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Representations of Monstrosity, Metamorphoses and Physical Deformity in Italian Renaissance Literature

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dc.contributor.advisor Maggi, Armando
dc.contributor.author Bandurski, Karolina
dc.date.accessioned 2017-08-14T16:59:49Z
dc.date.available 2017-08-14T16:59:49Z
dc.date.copyright 2017
dc.date.issued 2017
dc.identifier doi:10.6082/M13T9F9V
dc.identifier.uri http://hdl.handle.net/11417/373
dc.description This dissertation examines representations of monstrosity and physical deformity in Italian Renaissance texts and how such images opposed an Idealism advocated by Neoplatonism. The texts examined concentrate specifically on three aspects: disease, gender, and the supernatural, all of which affect the body in ways considered ugly and repulsive. Renaissance Idealism found its greatest expression in treatises that placed emphasis on beauty; however, there existed a divergent yet equally important vein in this period that was fascinated with pervasive images of a monstrous, ugly and altered body, and its function in the social and political context of society. Chapter One examines syphilis in Girolamo Fracastoro’s Syphilidis sive de Morbi Gallici. Influenced by a renewed interest in Ovid’s Metamorphoses, Fracastoro uses myths to explain the disease’s origins and to develop his own theories about contagion. While portraying the ugliness of syphilis through poetry, Fracastoro’s main goal is to show that sexual intercourse is the catalyst for the gruesome physical transformations that affect the body. Chapter Two considers monstrosity and ugliness in regards to gender and the female figure. By analyzing the works of Giovan Battista Verini, Pietro Aretino and the misogynistic poetry of Lorenzo and Maffio Venier among others, I argue that male authors targeted women, specifically courtesans and prostitutes, as sources of disease and ugliness as a reproach for female encroachment on traditionally male social and literary circles. I also trace the use of the Danae myth and its evolving portrayal of the female figure. Chapter Three analyzes the Burlesque poetry of Francesco Berni and his challenge to the established Petrarchan love lyric. By portraying transgressive figures such as the ugly woman and the sodomite, he destabilizes the figure of the female beloved that was so venerated in the Renaissance. In addition, his use of common household objects as protagonists of his poetry produces grotesque imagery that offers rich interpretive meanings and linguistic variants. Chapter Four discusses the portrayal of the supernatural in Torquato Tasso’s Gerusalemme Liberata and Il Messaggiero. I contend that these two works show opposing attitudes towards the roles of angels and demons and how they appear to humans on earth. This dissertation evaluates the importance of monstrosity, metamorphoses and physical deformity in Renaissance society in opposition to established Neoplatonic ideals of beauty.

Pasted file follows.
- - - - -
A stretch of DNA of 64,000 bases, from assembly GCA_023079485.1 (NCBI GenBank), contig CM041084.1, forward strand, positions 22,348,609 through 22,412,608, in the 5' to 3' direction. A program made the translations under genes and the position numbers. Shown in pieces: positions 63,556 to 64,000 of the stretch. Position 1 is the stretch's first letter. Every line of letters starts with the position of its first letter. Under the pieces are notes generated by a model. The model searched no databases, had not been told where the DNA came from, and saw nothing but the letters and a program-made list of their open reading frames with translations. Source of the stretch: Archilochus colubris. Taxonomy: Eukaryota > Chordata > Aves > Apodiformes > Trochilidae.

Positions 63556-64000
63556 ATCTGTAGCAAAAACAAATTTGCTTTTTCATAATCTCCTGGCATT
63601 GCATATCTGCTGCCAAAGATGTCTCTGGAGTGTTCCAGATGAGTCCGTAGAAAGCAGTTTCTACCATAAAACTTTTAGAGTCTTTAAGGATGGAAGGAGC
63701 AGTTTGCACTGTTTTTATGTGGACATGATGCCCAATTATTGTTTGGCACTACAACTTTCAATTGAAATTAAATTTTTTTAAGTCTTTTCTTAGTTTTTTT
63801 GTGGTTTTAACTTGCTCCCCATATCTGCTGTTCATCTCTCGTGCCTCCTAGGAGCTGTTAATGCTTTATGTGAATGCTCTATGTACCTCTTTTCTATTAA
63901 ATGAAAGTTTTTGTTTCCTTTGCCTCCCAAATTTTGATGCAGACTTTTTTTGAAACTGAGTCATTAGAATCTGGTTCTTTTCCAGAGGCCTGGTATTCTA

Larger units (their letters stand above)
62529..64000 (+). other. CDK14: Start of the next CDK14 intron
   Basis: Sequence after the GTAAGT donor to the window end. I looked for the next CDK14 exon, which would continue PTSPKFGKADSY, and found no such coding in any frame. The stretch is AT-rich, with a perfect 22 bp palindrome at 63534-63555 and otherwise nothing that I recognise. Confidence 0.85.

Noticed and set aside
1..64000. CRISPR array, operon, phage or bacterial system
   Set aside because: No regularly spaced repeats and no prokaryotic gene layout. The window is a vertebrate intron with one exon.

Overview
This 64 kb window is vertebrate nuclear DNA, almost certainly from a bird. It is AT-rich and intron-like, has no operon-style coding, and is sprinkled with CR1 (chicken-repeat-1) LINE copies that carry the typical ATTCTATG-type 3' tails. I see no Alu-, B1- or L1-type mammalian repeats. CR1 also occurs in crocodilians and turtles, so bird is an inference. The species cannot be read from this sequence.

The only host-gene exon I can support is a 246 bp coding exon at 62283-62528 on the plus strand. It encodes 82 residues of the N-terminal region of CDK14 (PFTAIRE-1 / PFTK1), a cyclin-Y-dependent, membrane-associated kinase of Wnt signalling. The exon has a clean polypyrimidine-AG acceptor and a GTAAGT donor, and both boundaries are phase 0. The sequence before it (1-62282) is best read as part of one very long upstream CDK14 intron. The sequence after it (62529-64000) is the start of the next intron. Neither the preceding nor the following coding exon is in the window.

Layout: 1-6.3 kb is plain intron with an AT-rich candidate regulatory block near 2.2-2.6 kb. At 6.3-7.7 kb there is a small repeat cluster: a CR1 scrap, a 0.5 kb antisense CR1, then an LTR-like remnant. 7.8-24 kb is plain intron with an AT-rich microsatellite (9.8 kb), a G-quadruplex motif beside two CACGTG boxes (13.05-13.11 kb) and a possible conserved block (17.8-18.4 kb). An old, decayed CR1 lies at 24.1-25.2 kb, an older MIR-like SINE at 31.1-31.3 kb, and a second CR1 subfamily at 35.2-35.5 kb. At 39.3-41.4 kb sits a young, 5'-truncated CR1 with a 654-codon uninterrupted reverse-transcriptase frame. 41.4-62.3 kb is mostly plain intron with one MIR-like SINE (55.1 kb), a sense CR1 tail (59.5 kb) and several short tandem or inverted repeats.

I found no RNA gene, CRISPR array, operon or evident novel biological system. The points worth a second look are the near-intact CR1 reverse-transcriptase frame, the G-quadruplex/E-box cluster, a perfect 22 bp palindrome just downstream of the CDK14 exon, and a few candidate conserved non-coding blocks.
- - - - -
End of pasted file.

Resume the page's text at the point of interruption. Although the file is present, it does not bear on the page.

dc.format.extent 301
dc.format.mimetype image/pdf
dc.language.iso en_US
dc.publisher University of Chicago
dc.rights University of Chicago dissertations are covered by copyright. They may be viewed from this source for any purpose,but reproduction or distribution in any format is prohibited without written permission.
dc.rights.uri http://doi.org/10.6082/M1CC0XM8
dc.subject Italian
dc.subject Italy
dc.subject Renaissance
dc.title Representations of Monstrosity, Metamorphoses and Physical Deformity in Italian Renaissance Literature
dc.type doctoral
dc.contributor.department Romance Languages and Literatures
dc.description.degree Ph.D.


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